Shining through Companion aides play vital role for those they

Sunday, January 27, 2002

POPLAR BLUFF, Mo. -- Her companion leans over and gently ushers Mary through the dynasties of ancient China and down the Silk Road, occasionally offering guidance -- but always careful to let her find her own way.

Mary, a pretty 12-year-old with warm eyes and a quick smile, picks up on the history lesson and clearly knows most of the answers to the questions on her worksheet.

But the journey from thought to action can be an exhausting one for her.

Physical impediments confine her to a wheelchair and prevent her from doing things that require fine motor skills, such as writing. Small tasks that most children take for granted -- picking up a pencil, pulling a piece of paper toward her -- take tremendous effort. She is able to speak, although some people have difficulty understanding her.

But her intelligence shines through.

"Mary is plenty smart. She's just trapped in this body that doesn't work," said Cindy McIver, Mary's case manager and resource teacher at the 5th & 6th Grade Center.

That's why Wanda Halliburton is there.

Changing times

Halliburton, a perceptive woman with a gentle presence and reassuring smile, is Mary's companion aide.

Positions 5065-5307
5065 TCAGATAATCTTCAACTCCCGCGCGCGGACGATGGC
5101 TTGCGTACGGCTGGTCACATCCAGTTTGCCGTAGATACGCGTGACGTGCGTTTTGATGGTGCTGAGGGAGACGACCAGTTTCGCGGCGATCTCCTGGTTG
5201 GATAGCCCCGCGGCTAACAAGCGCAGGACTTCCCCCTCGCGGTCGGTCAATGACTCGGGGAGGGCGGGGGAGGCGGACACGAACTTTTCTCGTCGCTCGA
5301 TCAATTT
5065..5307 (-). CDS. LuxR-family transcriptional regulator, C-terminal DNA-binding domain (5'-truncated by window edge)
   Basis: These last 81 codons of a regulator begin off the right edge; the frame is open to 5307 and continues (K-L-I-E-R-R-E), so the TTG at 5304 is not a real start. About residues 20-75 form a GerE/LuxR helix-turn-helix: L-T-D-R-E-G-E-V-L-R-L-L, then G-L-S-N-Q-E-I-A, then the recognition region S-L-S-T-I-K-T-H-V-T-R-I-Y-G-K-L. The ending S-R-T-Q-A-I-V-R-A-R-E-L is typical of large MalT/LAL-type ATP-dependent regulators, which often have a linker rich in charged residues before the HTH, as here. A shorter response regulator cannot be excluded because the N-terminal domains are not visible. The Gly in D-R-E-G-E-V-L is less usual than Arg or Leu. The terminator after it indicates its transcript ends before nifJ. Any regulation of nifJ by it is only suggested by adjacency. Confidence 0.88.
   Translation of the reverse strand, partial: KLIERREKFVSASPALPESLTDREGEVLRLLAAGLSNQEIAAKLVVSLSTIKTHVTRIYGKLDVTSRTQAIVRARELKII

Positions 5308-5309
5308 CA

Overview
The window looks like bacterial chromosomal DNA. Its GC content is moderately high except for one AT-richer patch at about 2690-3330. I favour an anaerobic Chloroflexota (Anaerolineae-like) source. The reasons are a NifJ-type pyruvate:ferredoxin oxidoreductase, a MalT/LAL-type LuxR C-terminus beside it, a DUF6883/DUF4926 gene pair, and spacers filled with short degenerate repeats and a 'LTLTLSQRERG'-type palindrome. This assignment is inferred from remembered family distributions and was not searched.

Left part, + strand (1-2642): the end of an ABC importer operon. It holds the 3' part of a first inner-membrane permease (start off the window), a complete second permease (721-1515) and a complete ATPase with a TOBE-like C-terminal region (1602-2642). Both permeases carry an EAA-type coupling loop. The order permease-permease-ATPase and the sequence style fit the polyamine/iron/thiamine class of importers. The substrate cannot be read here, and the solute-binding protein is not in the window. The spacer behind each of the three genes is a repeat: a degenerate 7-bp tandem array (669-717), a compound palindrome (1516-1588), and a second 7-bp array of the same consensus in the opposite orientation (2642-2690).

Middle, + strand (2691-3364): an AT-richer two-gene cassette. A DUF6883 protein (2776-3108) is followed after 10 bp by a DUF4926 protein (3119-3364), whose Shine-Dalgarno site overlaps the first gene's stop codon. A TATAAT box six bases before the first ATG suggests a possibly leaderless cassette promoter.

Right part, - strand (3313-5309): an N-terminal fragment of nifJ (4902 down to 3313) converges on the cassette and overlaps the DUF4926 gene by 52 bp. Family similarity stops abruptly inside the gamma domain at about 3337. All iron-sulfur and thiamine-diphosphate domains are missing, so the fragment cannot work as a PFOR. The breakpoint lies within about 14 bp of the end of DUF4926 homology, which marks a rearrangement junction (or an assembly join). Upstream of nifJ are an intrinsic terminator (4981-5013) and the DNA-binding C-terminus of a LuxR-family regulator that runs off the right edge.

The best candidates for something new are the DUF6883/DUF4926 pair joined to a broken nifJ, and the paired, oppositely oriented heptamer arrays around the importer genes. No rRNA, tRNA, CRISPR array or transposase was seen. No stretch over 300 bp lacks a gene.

Companion aides are there "to assist the child with whatever needs to be done," said Leslie Arnold, director of Special Services for the Poplar Bluff R-1 School District. "They're very important individuals."

These aides -- the district currently uses about 15 of them -- weren't part of most classrooms 25 years ago.

But times changed, and as mainstreaming children with special needs into regular classes became routine, companion aides assumed a vital role.

"They assist the student until they can become independent," Arnold said. "We like to have our special-education students be as independent as possible so that when they finish school, they can get a job and become part of society."

The team which puts together an Individual Education Plan for a special-needs student determines whether he or she would benefit from having a companion aide. This team usually consists of the child's teachers, therapists, the principal and the parents. Together, they determine how the companion will help the student.

In Mary's case, Halliburton helps her with her physical environment, accompanying her to classes and scanning her work onto the computer. Homework goes onto a disk she can use on her computer at home. Mary can type in the answers to the questions, or have someone write them for her.

And Halliburton seems to be fine-tuned to Mary's needs. She starts early, before the first bell rings, scanning work into the computer, and then meets Mary at the bus and accompanies her through the school day.

There's more than a hint of pride in her voice when she talks about her charge.

"She doesn't go to any remedial classes; she goes to regular classes and competes with her peers on a sixth-grade level," Halliburton said. "I have never heard her say, 'I don't want to do it' or "I don't know how to do it.' She will try. She's going to give you 150 percent."

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